Maybe Less Tech in Math and School?

I’m sipping hot sake while waiting for my food. I scan the restaurant, about half full already for an early Friday evening. Two kids are on their smartphones at the table with their parents. They don’t even look up as the waiter arrives to take their orders; I guess the parents already know what to order for them. At the next table, I see a young child sitting in his high chair and watching a video on a propped up smartphone. Nearly every kid in the restaurant is doing something on his/her phone. Never mind the adults.

This scene is all too familiar, too common — so common that it would be “odd” if we didn’t see this. And we’ve been seeing it for some time now.

I embrace technology like it’s the softest fluffiest stuffed animal. I need my laptop and cell phone — every goddamn thing is on them. (I still need a real book to read from, however, like this one that just came in the mail because the Internet said I should read it.)

But the restaurant scene is particularly jarring to me because I’ve always valued meal times as sacred, a time to say grace and connect, a time for storytelling, a time for pause and reflection. Dinner time is a time to be social. Ironically, our children are silent at the dinner table because they are on social media with 600 of their best friends. I’ve seen kids with earbuds on too while dining out with the family.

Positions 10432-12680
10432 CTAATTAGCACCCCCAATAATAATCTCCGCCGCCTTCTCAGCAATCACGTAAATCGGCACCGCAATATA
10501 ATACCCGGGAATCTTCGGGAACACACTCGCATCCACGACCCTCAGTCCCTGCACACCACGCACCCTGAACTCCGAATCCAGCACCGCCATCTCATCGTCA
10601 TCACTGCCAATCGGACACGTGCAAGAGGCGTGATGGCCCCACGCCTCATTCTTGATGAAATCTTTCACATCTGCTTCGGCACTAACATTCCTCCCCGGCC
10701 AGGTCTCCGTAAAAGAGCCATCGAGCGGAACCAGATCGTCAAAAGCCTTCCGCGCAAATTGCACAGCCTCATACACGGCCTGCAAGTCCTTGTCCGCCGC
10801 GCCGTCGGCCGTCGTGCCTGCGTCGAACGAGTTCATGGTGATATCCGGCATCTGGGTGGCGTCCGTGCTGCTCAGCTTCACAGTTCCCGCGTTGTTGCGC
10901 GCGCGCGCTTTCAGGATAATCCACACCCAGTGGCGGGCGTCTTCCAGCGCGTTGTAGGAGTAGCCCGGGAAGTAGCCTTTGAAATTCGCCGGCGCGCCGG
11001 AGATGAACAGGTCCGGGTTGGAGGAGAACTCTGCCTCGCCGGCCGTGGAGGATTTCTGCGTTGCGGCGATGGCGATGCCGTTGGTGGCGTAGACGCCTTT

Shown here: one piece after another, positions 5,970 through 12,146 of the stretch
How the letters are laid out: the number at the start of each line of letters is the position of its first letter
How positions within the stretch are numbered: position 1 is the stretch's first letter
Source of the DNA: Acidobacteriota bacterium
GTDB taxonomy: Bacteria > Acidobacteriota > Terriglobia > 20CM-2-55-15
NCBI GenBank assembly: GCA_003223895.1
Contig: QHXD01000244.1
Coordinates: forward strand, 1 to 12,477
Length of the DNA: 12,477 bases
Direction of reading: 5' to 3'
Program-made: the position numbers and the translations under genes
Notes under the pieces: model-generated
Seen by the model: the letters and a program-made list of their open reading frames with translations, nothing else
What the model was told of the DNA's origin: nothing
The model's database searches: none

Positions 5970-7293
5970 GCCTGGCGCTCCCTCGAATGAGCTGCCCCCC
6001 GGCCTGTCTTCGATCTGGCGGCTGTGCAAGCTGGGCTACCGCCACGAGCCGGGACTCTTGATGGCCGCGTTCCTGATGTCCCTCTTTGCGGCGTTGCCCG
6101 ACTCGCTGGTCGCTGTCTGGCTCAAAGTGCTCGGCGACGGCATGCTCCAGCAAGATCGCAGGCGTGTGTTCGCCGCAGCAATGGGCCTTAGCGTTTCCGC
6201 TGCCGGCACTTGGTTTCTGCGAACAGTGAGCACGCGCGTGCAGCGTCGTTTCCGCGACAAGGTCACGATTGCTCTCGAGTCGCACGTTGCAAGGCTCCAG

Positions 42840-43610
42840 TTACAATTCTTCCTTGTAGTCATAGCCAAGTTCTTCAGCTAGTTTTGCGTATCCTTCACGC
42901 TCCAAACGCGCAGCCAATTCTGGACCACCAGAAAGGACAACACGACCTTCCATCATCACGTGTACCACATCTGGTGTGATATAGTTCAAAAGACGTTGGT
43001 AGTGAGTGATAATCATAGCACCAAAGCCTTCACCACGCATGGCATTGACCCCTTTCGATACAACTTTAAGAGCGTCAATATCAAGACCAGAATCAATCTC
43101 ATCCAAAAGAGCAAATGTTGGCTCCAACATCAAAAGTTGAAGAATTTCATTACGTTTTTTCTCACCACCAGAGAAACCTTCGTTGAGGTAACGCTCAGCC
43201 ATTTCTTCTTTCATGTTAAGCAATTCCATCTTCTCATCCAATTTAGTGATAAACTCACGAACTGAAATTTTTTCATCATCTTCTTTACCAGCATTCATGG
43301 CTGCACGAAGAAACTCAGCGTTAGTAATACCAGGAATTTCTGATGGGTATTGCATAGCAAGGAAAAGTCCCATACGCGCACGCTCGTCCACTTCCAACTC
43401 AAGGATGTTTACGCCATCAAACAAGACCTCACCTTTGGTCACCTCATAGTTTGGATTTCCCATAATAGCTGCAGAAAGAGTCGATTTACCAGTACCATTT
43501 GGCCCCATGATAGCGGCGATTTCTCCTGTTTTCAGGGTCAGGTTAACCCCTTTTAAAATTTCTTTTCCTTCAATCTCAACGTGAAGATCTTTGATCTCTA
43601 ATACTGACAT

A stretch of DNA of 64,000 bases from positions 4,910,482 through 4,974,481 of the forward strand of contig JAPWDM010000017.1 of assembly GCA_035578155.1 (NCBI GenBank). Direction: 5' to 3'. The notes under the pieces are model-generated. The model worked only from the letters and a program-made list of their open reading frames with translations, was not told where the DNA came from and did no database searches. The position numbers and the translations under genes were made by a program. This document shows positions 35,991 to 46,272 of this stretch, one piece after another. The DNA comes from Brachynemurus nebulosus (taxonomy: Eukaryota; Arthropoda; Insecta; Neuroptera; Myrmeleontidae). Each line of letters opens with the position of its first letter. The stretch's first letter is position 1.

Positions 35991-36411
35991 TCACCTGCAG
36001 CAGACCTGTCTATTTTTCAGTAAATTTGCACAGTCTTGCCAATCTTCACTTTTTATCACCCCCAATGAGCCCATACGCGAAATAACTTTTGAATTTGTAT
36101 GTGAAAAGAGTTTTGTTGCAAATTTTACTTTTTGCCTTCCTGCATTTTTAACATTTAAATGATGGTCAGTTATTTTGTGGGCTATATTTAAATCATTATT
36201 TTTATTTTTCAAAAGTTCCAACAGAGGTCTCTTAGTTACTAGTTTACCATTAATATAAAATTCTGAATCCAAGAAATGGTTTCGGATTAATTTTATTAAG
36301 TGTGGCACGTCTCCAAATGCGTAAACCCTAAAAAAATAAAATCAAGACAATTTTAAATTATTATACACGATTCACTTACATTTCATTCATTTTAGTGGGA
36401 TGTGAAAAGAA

If children are plugged in at dinner time, then I’m going to assume that they are plugged in most of the time at home. This makes me wonder if schools should embrace less technology. I witness that we have over-digitalized everything, not because there was a critical consumer-ish need for it, but because we felt the weird need to do so. Recently, I tweeted this and meant every character.

 

 

We have an incredible privilege to reach our students in the space and time that we have them. I want them talking and interacting more than anything! Learning mathematics is a social endeavor. Here’s my perennial classroom routine, “Turn and talk with your neighbor.” I want to bring back the arts of speaking and listening, reading and writing, debating and presenting. Last week, Jennifer Wilson (you’re missing out if you haven’t heard Jennifer speak in person) wrote about how time is needed to develop MP3 in our students, “It takes time to determine the conditions for truth.”

I’m happy and grateful that technology is here to stay. But I hope we seek opportunities to connect more humanly.

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